Volunteers needed to help understand and prevent suicide in autistic community

Researchers are looking for people to take part in a new study to better understand why autistic people may be more likely to take their own life, to help shape new ways to prevent future deaths by suicide.

The three-year project is being led by the University of Nottingham in partnership with Coventry University , and the University of Cambridge and is the first study of its kind. It aims to find out how many people who died by suicide in the UK were autistic (either diagnosed, or not yet diagnosed), and whether autistic people have unique needs which could be met, to prevent future deaths.

The project involves interviewing the friends and family of people who have died by suicide, who were either diagnosed with autism, or were likely autistic, but not diagnosed before they died. Friends and family are asked about the person who died, their medical history, early development, social communication skills, and circumstances prior to their death.

Results will identify new ways to prevent suicide in autistic people.

According to Autistica, autistic people are 9 times more likely to die by suicide and autistic children may be 28 times more likely to consider suicide, however until now there has been a lack of research to determine how to effectively prevent suicide in the autistic community.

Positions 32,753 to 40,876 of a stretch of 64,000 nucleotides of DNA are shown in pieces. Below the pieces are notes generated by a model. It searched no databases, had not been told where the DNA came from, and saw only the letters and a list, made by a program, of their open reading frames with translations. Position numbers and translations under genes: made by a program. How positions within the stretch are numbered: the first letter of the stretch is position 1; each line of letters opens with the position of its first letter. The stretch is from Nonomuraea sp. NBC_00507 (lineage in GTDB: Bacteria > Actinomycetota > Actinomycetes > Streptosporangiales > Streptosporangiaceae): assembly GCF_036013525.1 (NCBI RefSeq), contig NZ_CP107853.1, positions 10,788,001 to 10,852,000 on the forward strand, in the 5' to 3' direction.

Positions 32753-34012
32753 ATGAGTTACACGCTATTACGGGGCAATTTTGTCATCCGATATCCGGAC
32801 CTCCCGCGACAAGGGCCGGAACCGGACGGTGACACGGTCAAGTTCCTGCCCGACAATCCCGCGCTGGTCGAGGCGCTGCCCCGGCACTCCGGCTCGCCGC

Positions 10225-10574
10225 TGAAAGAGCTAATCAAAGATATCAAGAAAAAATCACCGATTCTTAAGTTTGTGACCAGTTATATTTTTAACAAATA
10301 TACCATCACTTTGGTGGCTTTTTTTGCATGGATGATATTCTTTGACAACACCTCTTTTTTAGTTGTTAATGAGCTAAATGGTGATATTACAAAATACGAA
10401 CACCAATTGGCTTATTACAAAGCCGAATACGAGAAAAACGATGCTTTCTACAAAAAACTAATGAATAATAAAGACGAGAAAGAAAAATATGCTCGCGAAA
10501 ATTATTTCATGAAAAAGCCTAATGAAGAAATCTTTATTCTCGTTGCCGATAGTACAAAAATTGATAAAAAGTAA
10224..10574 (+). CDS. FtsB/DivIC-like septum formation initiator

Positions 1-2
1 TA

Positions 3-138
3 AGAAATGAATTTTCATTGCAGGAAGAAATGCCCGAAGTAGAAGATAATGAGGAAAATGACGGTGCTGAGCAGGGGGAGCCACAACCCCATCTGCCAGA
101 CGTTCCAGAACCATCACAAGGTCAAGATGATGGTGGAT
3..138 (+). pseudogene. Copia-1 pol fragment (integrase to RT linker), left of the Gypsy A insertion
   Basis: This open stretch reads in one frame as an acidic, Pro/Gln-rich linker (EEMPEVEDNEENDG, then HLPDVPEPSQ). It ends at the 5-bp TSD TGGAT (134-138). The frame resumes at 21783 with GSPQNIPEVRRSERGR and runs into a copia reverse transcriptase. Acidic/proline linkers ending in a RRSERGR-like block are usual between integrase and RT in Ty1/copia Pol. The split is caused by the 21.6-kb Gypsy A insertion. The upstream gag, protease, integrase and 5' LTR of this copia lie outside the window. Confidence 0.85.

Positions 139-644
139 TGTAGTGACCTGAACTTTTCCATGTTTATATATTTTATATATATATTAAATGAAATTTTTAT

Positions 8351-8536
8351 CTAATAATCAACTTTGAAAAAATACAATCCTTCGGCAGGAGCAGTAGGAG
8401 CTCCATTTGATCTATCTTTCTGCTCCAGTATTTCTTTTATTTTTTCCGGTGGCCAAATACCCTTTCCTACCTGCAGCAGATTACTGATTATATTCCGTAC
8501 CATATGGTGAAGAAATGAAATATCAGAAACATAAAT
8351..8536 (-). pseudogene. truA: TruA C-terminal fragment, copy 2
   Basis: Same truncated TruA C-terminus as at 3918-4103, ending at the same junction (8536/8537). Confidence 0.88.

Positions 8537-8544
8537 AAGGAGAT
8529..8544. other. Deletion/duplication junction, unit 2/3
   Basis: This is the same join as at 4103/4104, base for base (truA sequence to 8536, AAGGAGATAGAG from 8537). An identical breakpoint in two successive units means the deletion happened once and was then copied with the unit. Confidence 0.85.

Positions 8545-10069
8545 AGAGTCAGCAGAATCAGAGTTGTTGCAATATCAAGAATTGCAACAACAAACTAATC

In-depth understanding

Dr Sarah Cassidy at the University of Nottingham’s School of Psychology is leading the study and working with coroners to better gather evidence of autism during inquests, to make recommendations to services and government and better prevent death by suicide in this vulnerable group. She explains why this new research is so important: “Speaking to those close to someone who died by suicide will give us important insights into why autistic people are more likely to die by suicide, and what can be done to prevent the tragic loss of even a single life. We understand this is a hugely sensitive area which is difficult to talk about, and are truly grateful to the families who come forward so we can help prevent others experience the same tragedy and pain from losing a loved one by suicide.”

Dr James Cusack, Director of Science at the charity Autistica who part-funded the project said: “Autistic people’s communication needs and sensory issues are different to non-autistic people’s and we know these and other health conditions can affect how accessible or effective services can be. Fully understanding why so many autistic people want to end their life is key in developing support that works for them. This is the first study to understand past deaths from suicide and the role of autism. By undertaking studies like this in partnership with researchers and autistic people we can begin to end the tragically high levels of suicide we see in autistic people.”

For further details and to take part, visit the project webpage or e-mail the research team: suicideprevention.hls [at] coventry.ac (p) uk

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